The TR4 strain of the Panama disease fungus, or fusarium wilt, is a menace to the widely grown cavendish banana variety.
So far the TR4 (tropical race 4) has been found in southeast Asia, Australia and Mozambique, and banana suppliers are taking safeguards to prevent its spread to their acreage.
“Del Monte Fresh Produce, along with other banana industry stakeholders, are taking steps to avoid the spread of Panama disease in all our growing areas,” said Dennis Christou, vice president of marketing for Coral Gables, Fla.-based Del Monte Fresh Produce.
“We feel confident the measures currently in place will help minimize risks to our banana operations.”
Bil Goldfield, director of corporate communications for Dole Food Co., Westlake Village, Calif., said the Panama disease — aka Fusarium Tropical Race 4 — is a soil fungal disease that affects the common cavendish variety of banana. The disease, Goldfield said, has most largely impacted the banana growing areas in the Philippines, Taiwan, Indonesia, Malaysia and China, but has also been detected in Jordan and Oman in the Middle East, in an isolated farm in northern Australia, and most recently in Mozambique, Africa.
The disease, however, is not present in the Americas from where Dole imports cavendish bananas, Goldfield said.
“We certainly are aware of the potential danger to our supplies, and vigilant in efforts to contain the threat of the disease before any impact could occur,” he said.
“Preventing the introduction in the Americas is paramount for the survival of the industry, thus we have worked together with other stakeholders in efforts to combat this problem, and raise awareness of its seriousness, especially among visitors.”
Goldfield said Dole and other research institutions around the world are looking at how to develop a disease resistant banana through crop improvement and plant breeding methods, and how to implement the use of possible safe and approved biological control measures.
Bananas are the world’s fourth most important food crop after rice, wheat and maize and are an essential and important food staple for millions, said Jamie Postell, director of sales for North America for Chiquita Brands, Fort Lauderdale, Fla.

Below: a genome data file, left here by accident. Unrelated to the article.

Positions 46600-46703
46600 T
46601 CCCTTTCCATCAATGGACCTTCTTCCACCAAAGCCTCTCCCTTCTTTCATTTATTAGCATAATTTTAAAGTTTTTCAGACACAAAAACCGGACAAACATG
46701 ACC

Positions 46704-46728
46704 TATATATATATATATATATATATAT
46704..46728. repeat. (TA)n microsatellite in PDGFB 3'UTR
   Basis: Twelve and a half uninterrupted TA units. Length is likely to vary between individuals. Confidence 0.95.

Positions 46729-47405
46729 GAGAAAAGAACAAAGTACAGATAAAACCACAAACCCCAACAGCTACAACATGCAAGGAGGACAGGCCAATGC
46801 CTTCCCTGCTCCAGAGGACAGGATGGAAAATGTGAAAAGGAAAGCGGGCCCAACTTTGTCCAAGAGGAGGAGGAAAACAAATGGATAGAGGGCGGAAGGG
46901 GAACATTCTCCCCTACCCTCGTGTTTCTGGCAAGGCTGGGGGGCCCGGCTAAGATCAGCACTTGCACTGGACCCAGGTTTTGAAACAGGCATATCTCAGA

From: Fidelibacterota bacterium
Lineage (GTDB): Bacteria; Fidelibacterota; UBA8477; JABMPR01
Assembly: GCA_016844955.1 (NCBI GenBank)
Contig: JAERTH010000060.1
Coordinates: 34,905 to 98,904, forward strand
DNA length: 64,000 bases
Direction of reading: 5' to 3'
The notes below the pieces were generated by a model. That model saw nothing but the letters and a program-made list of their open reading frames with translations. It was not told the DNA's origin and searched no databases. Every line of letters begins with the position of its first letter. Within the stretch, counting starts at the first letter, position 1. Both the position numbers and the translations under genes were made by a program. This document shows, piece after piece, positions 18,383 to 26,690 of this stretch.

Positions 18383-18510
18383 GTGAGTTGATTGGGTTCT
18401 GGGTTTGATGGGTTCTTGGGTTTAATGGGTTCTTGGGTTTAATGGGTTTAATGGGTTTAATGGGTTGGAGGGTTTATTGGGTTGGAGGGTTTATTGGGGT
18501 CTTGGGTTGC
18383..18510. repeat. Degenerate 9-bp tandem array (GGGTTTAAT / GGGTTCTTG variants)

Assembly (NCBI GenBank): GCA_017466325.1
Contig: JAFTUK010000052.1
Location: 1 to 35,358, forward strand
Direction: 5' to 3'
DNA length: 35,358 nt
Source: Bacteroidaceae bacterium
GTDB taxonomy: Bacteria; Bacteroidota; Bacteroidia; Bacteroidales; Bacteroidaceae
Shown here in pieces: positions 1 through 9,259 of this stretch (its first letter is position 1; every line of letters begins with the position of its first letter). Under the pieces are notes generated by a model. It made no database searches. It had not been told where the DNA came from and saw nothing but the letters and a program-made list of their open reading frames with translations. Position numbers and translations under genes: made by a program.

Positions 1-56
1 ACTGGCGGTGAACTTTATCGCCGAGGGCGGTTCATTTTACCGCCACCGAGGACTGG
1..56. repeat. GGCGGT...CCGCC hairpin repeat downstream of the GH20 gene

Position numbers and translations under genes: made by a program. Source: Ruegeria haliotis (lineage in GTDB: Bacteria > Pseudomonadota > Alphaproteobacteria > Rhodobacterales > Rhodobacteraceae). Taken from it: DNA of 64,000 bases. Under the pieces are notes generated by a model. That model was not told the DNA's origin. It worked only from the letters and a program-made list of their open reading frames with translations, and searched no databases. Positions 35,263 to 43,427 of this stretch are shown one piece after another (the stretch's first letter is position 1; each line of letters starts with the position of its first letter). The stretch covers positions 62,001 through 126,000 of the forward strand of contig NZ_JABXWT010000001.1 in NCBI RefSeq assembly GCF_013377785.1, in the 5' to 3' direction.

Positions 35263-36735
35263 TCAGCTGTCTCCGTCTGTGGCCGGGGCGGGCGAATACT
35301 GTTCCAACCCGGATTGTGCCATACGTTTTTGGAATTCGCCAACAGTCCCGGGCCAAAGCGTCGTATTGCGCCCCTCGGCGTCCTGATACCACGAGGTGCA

“Chiquita aims to bring industry players together to address issues like the threat of the TR4 banana disease,” he said.
With global trade and travel, TR4 is a disease that may cross boundaries.
“Chiquita recognizes its duty and responsibility to take the lead and proactively work for the future of the banana industry together with all stakeholders,” he said.
Chiquita’s sustainability program Behind the Blue Sticker is built on three main pillars.
“The first two pillars focus on our core processes and neighborhood covering topics like wages, environment, gender and education,” he said. “The third pillar focuses on our responsibility within the industry (as) TR4 is a serious risk to the food security and livelihoods of millions of people.”
In 2018, Chiquita supported the International Congress of Plant Pathology in Boston to support the dialogue within the academic world around long-term sustainable solutions.
Unfortunately, Postell said there currently is no effective treatment, cure, or resistant banana varieties that can replace the cavendish or withstand the disease.
Still, Chiquita is focusing efforts on how the banana industry can adapt moving forward, and is working closely with experts in the field, like Professor Gert Kema of Wageningen University and Research in the Netherlands, along with other partners, to put together a substantial plant-breeding initiative to identify new disease-resistant bananas.
“This project will span at least the next five years,” he said.
“Chiquita is committed to encouraging and enabling innovation, research and ultimately supporting the industry in finding a permanent solution for the effective management of TR4 in order to ensure healthy banana production for many years to come.”